You are fuzzing a Web server’s capability to handle malformed POST data and discover a potentially exploitable memory corruption condition when the 50th test case you sent that crashes the service. You restart the Web daemon and retransmit your last malicious payload, but nothing happens… The issue must rely on some combination of inputs. Perhaps an earlier packet put the Web server in a state that later allowed the 50th test to trigger the memory corruption.
On a large scale, if we are building a file format fuzzing tool, we don’t want to have to rewrite the entire tool everytime we want to test a new file format. We can create some reusable features that will save us time in the future if we decide to test a different format. Sticking with our example, let’s say we were motivated to construct a JPEG file format fuzzing tool to test for bugs in Microsoft Paint. Thinking ahead and knowing that we will want to reuse portions of our labor, we may decide to separate the tool set into three components as in Figure.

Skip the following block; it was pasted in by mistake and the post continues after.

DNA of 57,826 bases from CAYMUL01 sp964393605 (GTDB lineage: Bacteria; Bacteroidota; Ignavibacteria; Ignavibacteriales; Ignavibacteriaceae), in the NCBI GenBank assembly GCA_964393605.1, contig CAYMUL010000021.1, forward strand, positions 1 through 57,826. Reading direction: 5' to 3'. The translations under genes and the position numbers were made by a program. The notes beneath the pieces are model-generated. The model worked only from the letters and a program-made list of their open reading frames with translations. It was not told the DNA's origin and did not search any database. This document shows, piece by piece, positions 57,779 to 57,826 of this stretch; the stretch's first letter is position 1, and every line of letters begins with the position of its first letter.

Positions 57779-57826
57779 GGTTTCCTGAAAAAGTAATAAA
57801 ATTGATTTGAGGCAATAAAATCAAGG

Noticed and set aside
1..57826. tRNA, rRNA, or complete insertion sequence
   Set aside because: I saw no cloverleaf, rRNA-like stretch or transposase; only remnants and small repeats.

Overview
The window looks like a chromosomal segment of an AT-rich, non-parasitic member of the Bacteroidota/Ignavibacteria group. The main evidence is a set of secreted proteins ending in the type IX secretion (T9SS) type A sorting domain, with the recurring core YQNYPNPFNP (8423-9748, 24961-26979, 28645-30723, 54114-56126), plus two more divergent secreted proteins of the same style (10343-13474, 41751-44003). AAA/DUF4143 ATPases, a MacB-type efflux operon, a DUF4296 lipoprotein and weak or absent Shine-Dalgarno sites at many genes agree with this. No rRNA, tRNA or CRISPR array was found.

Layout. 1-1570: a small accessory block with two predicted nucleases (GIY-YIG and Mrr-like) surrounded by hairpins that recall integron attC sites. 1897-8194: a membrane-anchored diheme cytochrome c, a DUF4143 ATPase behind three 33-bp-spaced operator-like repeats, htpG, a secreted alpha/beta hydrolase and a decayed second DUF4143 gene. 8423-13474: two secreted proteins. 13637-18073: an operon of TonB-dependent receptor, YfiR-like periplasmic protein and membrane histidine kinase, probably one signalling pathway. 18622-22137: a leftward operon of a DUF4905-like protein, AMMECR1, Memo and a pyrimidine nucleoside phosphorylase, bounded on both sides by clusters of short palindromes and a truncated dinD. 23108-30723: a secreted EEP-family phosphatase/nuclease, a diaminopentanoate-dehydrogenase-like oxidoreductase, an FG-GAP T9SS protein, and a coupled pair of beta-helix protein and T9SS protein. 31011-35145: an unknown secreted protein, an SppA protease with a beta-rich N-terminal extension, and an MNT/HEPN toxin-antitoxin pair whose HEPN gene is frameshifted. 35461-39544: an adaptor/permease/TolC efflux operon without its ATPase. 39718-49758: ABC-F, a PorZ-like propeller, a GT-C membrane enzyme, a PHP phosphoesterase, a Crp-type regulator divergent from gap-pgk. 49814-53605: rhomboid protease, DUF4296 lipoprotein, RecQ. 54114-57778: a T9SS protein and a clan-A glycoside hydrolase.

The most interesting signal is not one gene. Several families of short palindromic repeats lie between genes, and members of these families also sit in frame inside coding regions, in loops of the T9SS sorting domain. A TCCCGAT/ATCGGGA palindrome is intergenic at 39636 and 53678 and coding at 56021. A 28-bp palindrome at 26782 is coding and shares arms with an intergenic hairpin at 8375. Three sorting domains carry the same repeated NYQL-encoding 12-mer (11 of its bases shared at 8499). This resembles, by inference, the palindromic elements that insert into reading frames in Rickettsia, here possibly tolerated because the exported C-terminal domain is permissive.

A JPEG file generator is responsible for generating an endless series of mutated JPEG files. A launching front end is responsible for looping over the generated images, each time spawning Microsoft Paint with the appropriate arguments to load the next image. Finally, an error detection engine is responsible for monitoring each instance of Microsoft Paint for exceptional conditions. The separation into three components allows us to adapt our test set to other file formats with changes only to the generator. On a smaller scale, numerous building blocks should be portable between our fuzz testing projects. More…